A call to the West to challenge Russia’s dictatorship

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Recently, Jean-Claude Juncker, President of the European Commission, helped further diminish the reputation of the European Union in the United Kingdom by congratulating Vladimir Putin on winning his election. In a fawning message, Juncker wished the Russian “every success in carrying out your high responsibilities” and argued that “positive relations between the European Union and the Russian Federation are crucial to the security of our continent.” This is undeniably true.

The response, in my eyes, was underwhelming and embarrassing. The size of Russia’s military and its considerable economic influence should not be a factor in deciding whether to criticise them. Putin has been emboldened by the results of the election, where he received over 75% of the votes, even going so far as to say that the Salisbury attack “mobilised the nation and increased turnout”. Juncker has to call out this boasting, by criticising the unfair nature of the elections and attacking Putin for allowing nerve gas to be used on Sergei Skripal and his daughter Yulia. To do nothing is to facilitate Putin to carry on as he has done before.

Unfortunately, this pattern was repeated across the Atlantic, where Trump also congratulated Putin. In Germany, Merkel sent “warm congratulations”, using coded language to criticise Russia’s Salisbury attack, focusing on addressing “bilateral and international challenges constructively”, but later strengthening her position to recognise Russia’s involvement in the poisoning. However, she  neglected to speak about the voter fraud or the fact that Alexei Navalny (the leader of the main opposition party) was prevented from running in the election because of a politically motivated corruption conviction. Indeed, according to the Human Rights Watch, the Russian police had carried out “harassment and intimidation against Navalny’s campaign”.Unfortunately, it seems like Germany has a reason not to criticise Russia too heavily: it is a key trading partner and is very reliant on its neighbour for energy. Yet, this should be put aside when a nation holds undemocratic elections with evidence of multiple instances of voter fraud.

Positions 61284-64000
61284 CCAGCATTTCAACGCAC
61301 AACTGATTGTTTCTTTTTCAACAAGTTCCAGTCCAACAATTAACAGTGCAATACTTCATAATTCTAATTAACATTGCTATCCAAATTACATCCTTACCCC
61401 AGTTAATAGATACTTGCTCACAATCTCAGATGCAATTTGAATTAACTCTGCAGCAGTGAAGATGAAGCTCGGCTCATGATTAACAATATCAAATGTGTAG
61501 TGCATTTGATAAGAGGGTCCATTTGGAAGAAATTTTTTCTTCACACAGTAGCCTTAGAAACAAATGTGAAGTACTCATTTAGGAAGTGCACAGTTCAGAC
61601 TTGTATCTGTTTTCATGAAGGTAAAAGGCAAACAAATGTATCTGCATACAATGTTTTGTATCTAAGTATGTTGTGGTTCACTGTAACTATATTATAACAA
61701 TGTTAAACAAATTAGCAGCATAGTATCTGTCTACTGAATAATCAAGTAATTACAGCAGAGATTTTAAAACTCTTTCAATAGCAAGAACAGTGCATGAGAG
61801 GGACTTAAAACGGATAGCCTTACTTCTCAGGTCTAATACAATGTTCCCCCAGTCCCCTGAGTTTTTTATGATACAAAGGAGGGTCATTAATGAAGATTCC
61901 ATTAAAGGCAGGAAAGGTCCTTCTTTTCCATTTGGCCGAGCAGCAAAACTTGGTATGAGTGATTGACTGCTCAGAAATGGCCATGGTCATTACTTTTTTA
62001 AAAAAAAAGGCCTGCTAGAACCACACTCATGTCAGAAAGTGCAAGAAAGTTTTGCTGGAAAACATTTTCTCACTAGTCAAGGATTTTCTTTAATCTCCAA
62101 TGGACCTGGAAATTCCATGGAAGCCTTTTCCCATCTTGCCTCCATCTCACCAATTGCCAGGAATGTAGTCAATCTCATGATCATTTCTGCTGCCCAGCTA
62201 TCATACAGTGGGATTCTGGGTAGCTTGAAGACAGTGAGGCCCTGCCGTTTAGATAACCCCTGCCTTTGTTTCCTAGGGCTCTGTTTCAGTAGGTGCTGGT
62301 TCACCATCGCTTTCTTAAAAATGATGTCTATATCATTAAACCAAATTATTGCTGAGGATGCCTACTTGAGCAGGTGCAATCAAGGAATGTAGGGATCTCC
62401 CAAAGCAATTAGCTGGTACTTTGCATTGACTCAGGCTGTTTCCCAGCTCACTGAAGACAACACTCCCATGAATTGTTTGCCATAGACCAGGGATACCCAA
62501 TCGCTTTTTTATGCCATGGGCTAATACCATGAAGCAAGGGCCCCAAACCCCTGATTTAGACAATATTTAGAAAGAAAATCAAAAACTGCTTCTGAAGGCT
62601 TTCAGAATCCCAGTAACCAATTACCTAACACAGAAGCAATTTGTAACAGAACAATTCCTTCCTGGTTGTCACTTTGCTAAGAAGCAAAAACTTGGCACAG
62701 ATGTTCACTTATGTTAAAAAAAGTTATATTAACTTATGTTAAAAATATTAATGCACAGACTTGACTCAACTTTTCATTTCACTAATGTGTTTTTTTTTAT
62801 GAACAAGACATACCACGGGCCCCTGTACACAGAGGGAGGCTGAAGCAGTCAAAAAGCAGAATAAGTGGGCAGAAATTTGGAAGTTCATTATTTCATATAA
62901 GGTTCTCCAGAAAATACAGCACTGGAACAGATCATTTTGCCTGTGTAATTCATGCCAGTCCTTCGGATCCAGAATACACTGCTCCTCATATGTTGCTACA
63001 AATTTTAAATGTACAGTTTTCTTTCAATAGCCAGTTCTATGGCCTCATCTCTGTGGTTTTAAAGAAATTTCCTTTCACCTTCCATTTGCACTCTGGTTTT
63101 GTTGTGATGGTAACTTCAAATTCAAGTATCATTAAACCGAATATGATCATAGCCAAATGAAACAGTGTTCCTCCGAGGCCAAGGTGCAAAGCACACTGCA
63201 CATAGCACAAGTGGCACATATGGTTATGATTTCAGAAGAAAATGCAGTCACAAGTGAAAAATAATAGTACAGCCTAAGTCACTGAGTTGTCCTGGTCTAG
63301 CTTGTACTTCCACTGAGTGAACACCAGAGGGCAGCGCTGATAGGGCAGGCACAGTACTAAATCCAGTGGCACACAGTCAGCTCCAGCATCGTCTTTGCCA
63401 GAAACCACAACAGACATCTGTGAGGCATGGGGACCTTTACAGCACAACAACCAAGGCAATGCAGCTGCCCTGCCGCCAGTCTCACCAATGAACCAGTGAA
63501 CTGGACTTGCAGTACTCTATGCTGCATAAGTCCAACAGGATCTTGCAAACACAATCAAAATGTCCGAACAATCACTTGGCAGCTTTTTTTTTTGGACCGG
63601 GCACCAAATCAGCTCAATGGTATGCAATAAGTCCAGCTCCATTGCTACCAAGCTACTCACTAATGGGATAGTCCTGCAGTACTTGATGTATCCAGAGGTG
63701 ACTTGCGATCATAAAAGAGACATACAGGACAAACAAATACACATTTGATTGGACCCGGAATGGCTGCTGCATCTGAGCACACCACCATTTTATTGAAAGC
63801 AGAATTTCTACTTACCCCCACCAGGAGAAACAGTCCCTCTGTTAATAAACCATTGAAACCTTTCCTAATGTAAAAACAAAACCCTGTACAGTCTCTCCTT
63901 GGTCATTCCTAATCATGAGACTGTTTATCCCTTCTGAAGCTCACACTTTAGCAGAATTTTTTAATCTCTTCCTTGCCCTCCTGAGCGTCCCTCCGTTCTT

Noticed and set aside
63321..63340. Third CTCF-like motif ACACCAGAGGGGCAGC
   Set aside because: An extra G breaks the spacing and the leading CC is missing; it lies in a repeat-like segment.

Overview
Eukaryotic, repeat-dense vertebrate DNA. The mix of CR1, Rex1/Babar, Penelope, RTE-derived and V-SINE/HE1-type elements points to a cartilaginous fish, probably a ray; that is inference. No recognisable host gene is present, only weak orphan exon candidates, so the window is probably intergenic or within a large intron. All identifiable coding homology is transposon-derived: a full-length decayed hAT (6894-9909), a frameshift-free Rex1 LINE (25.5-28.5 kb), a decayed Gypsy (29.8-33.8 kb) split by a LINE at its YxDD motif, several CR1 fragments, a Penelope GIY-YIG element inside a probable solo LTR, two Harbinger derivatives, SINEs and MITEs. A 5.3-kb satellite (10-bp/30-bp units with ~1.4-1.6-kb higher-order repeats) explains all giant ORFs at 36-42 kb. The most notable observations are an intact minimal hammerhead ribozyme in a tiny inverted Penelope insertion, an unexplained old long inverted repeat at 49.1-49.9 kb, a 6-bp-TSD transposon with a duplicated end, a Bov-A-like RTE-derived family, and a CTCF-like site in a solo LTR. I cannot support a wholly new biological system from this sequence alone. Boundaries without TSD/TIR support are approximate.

Just to list a few examples, according to Golos (an independent monitoring group), voting papers were found in some ballot boxes before the polls even opened, people were bussed in amid suspicion of forced voting and webcams at polling stations were obstructed by balloons and other obstacles. Moreover, in order to achieve a higher voter turnout, which the regime sees as a sign of the legitimacy of the election, in some areas, free food and discounts in local shops were on offer near polling stations, which surely constitutes bribery.